In 1969 Kees changed careers again to work in the life insurance industry, initially for Provident Life Assurance in Hamilton. The family moved to Hamilton in 1973, and Kees set to work landscaping and developing the section, as well as finishing the interior of the new house. Three years later Kees transferred to a job as an agent with Government Life Insurance.
He later worked for one year with State Insurance until his retirement in 1988 at age 60.
In his retirement Kees had many interests. He loved computers and acquired the first of many in 1992. As well as internet research and email, he used these to meticulously record a daily diary and daily weather observations.
Computers also allowed him to indulge his other passion of photography – the main subjects being the inhabitants of the Hamilton Zoo. The love of animals that developed during his childhood in Sumatra motivated Kees to work as a volunteer zoo host at the Hamilton Zoo.
For two days each week for almost 14 years he shared his extensive knowledge of the animals with visitors. This work earned Kees a Waikato Environment Volunteer Of The Year award in 2000, and in 2009 he was presented with the Hamilton City Civic Award in recognition of his zoo hosting services.
Kees’ desire to give to the community also saw him and Lisa delivering meals for the Red Cross ‘‘Meals On Wheels’’ volunteer scheme.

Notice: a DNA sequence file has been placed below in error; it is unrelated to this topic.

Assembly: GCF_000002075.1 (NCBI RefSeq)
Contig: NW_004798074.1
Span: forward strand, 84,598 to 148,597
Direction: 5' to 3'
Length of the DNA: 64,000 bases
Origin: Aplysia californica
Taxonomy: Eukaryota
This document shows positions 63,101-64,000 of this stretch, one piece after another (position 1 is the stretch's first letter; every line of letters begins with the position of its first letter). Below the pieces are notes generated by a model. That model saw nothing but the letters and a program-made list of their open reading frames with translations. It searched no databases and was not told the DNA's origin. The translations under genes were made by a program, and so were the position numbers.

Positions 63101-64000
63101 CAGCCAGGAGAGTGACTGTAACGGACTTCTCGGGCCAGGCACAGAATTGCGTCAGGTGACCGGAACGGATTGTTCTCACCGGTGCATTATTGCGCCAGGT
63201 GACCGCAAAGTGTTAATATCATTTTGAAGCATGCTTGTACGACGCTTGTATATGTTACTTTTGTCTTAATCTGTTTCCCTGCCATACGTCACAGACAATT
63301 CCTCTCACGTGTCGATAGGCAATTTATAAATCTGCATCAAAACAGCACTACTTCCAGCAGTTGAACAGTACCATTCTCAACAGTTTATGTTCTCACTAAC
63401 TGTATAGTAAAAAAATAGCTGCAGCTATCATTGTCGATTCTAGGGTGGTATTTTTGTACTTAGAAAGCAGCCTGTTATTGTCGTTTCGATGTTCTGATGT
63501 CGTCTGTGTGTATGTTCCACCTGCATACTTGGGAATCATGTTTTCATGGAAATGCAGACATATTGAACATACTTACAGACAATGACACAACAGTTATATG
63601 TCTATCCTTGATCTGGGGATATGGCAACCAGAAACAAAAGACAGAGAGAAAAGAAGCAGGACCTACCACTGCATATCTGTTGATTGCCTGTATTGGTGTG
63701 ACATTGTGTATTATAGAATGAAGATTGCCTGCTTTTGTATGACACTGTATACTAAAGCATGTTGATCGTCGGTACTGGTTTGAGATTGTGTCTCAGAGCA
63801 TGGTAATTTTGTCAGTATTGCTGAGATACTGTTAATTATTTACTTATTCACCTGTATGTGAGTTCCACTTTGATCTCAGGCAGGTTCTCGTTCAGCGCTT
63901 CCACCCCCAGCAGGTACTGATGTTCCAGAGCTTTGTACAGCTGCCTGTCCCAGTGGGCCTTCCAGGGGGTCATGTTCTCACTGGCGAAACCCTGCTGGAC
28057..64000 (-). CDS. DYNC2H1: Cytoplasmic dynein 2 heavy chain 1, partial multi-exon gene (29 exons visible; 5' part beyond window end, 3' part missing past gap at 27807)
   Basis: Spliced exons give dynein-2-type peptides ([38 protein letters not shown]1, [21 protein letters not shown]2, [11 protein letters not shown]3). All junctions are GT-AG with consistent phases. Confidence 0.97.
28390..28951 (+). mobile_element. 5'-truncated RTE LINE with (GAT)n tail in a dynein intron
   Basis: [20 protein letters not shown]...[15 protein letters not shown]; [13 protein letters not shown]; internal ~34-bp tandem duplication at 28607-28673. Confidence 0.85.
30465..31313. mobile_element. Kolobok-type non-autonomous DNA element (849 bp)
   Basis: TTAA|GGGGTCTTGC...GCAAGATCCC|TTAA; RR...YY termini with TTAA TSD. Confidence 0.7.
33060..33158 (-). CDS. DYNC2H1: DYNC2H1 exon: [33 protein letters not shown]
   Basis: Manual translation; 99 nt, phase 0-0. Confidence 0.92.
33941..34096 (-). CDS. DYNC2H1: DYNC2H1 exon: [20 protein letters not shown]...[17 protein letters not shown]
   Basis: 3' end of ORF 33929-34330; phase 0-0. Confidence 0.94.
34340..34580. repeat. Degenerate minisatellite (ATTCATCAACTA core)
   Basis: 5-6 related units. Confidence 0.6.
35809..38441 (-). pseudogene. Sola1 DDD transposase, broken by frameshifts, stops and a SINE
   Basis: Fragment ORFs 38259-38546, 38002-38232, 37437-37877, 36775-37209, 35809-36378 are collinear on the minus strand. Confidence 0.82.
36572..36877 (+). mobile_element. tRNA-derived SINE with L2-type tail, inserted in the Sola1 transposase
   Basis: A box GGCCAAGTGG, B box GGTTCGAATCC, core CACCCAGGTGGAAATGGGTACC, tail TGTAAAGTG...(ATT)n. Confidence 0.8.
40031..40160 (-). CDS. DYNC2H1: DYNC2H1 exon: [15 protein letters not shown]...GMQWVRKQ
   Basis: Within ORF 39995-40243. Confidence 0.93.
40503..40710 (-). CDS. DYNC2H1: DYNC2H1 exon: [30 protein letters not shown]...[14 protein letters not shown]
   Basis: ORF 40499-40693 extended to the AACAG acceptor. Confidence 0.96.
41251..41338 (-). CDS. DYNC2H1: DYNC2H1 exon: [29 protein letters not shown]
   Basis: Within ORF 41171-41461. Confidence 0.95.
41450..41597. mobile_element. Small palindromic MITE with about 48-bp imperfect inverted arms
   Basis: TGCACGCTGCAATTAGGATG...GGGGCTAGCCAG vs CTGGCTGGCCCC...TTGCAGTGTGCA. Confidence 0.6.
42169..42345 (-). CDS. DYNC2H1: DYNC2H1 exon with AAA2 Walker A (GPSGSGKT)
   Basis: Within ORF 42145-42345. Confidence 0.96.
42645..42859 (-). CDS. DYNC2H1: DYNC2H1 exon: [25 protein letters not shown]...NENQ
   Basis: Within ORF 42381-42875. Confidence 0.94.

They worked their Beerescourt route for more than 18 years, covering well over 26,000 kilometres and delivering 10,293 meals (as usual he kept meticulous records on his computer).
In his spare time, he built up a large model car collection that adorned the walls of his downstairs office.
He was also a talented sketch artist, and skilled handyman. One of his finest creations was a perfect 1/48 scale model of their first home in Morrinsville. The roof could lift off to reveal an exact replica of the house interior and fittings. He papered the miniature’s walls with wallpaper from the real house, while the floors had the same lino and carpet.
Age eventually took its toll on Kees and Lisa, and in 2015 they moved to the Eventide Retirement Village in Tamahere. A few years later Lisa moved into hospital care at Assisi Rest Home, and Kees followed her there a year later.
Son Peter said Kees was true to the creed on his wall and promoted kindness, helpfulness, and consideration for others. He was a quiet and humble man who sought to always give more than he took.
Kees was a devoted husband to Lisa; loved father and father-in-law of Mariette, Peter and Noi, Cynthia and Warren Bunn, and Linda and Paul Roe; grandfather of Jenni and Scott Fenwick, Nick and Alicia, Alex, Geoffrey, Kieren, and Martyn; and great-grandfather of Isabelle, Jacob, and Arya Rose.
Dad was a quiet and humble man who sought to always give more than he took.
A Life Story tells of a New Zealander who helped to shape the Waikato community. If you know of someone whose story should be told, please email Charles.Riddle@wintec.ac.nz
Kees Poortman was a volunteer at the Hamilton Zoo and had a fascination with wildlife born from his early years in Sumatra.
The stairwell to Richard Swainson’s residence and business at Auteur House is an insurmountable barrier or a test of resolve — depending on how you look at it.